Myeloma Diagnosis Amid National Tragedy Solidifies Patient’s Gratitude

By Linda Haymes

“I was supposed to fly from Baltimore to Little Rock on Sept. 12, 2001,” Bendinger, now 69, said. The day before her scheduled flight, the 9/11 attack unfolded, killing nearly 3,000 people.

“I’d heard about the attacks the morning of Sept. 11, but we still went down to Baltimore later that day to catch my flight because we didn’t know if it would be canceled. The entire airport was closed. It was eerie and very surreal. My appointment was on the 13th, but I couldn’t come because all the planes were grounded,” said Bendinger. “So I came that October instead.”

Diagnosed with low-risk myeloma in August 2001, Bendinger’s primary care physician, Harriet Schwarcz, M.D., in Blue Bell, Pennsylvania, recommended she seek treatment at the UAMS Myeloma Center.

“Her 80-year-old uncle had been diagnosed with myeloma and sought treatment at UAMS and was doing really well,” said Bendinger. “She had nothing but good things to say about the care here.”

Bendinger’s daughter, Judith Humphries, lived in Little Rock and provided her a place to stay and cared for her during treatment. As a bonus, during Bendinger’s time in Little Rock, the new grandmother was able to spend more time with her first grandchild, Judith’s 4-month-old son, Tucker.

“Since I was an outpatient, I wasn’t secluded and got to spend all that time with my family,” she said. “Staying with my daughter made it so much easier and I got to see life go on. I received excellent care at UAMS; I couldn’t have asked for it to be any better.”

Bendinger had five chemotherapy treatments and two stem-cell transplants, the first in March 2002 and the second that September with her final chemotherapy treatment in early 2003.

“I went without hair for a year and a half,” she said. “I didn’t wear a wig or a scarf because they bothered me.”

She recalls being a little envious of several men she saw undergoing treatment who hadn’t lost their hair.

“Other than that, I felt pretty good about my treatment in Little Rock,” she said, chuckling.

Bendinger is in remission with no maintenance. She now lives in Kansas City, Kansas, with her husband, Fred, and visits her oncologist there twice a year for checkups.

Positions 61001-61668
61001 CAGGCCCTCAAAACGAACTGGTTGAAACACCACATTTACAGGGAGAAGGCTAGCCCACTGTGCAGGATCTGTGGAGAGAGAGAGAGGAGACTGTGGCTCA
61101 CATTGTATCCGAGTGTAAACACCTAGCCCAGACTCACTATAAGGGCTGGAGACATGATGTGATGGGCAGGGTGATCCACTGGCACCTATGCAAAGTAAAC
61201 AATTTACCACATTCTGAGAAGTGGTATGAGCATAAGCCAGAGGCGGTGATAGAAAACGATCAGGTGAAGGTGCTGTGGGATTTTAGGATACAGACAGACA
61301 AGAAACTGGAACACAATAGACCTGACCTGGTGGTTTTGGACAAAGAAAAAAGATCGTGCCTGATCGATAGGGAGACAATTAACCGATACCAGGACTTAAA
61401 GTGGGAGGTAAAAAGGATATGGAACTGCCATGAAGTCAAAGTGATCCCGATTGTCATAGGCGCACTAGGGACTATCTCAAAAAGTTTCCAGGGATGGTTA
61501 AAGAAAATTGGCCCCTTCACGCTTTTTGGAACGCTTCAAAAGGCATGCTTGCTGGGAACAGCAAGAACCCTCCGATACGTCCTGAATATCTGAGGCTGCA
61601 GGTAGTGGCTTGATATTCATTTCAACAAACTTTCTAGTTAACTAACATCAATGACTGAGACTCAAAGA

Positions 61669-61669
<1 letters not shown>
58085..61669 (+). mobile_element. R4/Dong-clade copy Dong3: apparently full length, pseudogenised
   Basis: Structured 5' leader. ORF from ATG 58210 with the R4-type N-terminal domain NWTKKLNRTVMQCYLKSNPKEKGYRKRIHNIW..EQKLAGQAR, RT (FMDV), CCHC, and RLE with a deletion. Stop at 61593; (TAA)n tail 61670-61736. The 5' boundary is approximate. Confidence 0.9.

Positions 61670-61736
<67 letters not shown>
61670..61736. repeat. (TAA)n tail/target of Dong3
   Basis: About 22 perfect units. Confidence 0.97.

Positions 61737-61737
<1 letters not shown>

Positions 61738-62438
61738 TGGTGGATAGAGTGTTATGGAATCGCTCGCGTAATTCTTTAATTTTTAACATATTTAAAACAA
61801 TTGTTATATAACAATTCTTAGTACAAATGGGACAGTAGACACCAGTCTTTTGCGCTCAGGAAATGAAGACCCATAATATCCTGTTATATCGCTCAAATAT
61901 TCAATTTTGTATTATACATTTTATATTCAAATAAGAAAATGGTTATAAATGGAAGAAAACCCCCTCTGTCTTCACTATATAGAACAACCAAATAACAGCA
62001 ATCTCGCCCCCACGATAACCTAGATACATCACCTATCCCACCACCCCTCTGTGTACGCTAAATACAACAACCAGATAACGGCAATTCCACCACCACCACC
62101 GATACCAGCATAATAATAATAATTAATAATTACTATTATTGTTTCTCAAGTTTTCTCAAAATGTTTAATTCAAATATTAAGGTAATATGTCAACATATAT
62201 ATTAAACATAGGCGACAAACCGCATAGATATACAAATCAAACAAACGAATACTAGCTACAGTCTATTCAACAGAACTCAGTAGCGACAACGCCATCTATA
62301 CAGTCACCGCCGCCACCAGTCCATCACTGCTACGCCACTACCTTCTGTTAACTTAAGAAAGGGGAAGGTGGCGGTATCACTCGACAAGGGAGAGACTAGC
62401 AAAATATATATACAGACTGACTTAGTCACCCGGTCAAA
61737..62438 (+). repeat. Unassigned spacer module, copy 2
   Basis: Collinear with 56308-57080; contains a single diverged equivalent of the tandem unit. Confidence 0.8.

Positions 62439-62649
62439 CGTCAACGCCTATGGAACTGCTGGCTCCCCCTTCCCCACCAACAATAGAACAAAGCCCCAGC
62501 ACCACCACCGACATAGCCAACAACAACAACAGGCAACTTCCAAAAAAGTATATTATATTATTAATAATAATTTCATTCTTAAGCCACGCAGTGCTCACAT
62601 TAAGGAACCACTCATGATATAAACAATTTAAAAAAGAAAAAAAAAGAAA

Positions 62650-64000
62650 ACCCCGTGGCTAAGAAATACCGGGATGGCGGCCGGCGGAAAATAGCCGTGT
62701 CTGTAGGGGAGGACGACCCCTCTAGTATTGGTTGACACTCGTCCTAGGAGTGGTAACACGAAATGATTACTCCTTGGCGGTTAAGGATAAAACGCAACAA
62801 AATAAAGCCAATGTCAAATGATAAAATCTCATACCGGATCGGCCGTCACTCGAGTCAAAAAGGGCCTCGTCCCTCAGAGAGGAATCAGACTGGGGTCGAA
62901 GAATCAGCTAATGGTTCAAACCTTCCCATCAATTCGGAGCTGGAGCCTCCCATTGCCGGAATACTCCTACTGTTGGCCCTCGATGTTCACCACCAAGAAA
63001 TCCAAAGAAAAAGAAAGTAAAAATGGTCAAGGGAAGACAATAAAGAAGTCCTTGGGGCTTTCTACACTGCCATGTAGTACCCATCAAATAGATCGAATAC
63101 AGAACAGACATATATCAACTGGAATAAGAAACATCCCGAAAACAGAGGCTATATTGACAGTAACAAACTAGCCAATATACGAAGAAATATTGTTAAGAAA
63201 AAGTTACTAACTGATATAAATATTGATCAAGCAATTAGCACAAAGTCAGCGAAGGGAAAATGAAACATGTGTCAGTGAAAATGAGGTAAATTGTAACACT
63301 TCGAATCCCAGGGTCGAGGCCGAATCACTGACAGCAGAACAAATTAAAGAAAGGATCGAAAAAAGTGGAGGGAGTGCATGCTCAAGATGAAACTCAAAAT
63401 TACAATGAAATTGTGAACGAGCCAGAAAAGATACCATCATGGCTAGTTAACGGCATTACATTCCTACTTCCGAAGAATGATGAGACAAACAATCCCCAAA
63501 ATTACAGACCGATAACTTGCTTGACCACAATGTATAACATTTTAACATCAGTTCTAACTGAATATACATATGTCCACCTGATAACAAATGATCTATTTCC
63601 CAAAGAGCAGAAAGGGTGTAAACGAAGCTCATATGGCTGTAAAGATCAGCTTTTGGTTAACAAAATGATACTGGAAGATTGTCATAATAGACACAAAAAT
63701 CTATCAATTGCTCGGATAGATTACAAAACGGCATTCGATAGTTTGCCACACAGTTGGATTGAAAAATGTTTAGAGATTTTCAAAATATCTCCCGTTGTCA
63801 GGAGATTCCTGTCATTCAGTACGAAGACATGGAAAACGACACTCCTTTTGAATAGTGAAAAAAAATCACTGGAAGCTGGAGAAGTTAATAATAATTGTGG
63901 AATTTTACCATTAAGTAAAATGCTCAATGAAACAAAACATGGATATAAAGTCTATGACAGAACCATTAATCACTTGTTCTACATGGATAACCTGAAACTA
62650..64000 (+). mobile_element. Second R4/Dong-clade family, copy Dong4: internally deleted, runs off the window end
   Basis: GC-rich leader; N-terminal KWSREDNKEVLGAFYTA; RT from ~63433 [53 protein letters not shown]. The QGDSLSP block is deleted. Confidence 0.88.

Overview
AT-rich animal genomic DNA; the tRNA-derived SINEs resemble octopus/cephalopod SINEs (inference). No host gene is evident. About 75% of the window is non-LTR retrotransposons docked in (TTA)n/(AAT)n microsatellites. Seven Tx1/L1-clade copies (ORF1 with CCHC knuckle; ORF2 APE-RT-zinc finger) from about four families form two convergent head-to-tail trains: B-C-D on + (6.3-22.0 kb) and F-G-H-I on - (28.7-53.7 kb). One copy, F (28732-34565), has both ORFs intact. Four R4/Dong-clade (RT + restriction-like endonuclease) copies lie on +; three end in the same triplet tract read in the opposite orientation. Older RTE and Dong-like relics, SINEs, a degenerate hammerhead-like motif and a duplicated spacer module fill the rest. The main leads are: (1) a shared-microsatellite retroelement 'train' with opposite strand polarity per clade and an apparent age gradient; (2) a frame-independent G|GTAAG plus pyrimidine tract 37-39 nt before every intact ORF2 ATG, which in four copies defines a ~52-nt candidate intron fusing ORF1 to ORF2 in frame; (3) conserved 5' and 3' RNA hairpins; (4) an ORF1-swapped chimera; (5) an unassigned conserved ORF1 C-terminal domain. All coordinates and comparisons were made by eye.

“My oncologist says I am as cured as a myeloma patient can be,” she said, adding that her lab results have not changed in 14 years.

Bendinger began going to support groups after she’d completed her treatment and moved to Kansas City. She went to give rather than to receive.

“I felt I owed it to people to share my story with them,” she said. “I always told other patients if they had questions, weren’t satisfied with their care or just wanted a second opinion that UAMS in Little Rock was the place to go.”

On a recent trip to Little Rock to see her daughter, she visited UAMS and saw the new clinic area.

“The people there were always wonderful and helpful, but now with all those smaller areas for treatment, it’s a very impressive place,” said Bendinger. “I think anyone who goes there would be comfortable and that’s such an important part of treatment.”

In addition to the state-of-the-art medical care she received at the UAMS Myeloma Center, she credits her attitude and gratitude, which she said was enhanced by living near the epicenter of the 9/11 attacks.

“The experience of being delayed that one month, being there in Philadelphia when it happened and everything we heard and saw, all made me more resolved that it was up to me to do my part in my health care while the doctors did theirs.

“I was certainly past the whining part,” Bendinger said. “Through all my treatments, I was still able to see my daughter and my grandson and I always remembered those other 3,000 people who were no longer able to enjoy their loved ones.”

Bendinger now has five grandchildren, all grandsons, but the time she spent with Tucker when she was being treated at the UAMS Myeloma Center remain precious to her.

“One of my most vivid memories, about a year after my diagnosis, is of him wearing my flats and coming into my room to wake me up, saying, ‘Mimi! Get up!’”

Tucker is now a senior at Little Rock Central High School. Come spring, Bendinger plans to be here to watch him walk across the stage as he graduates. Until then, she counts it as one more precious memory waiting to be made.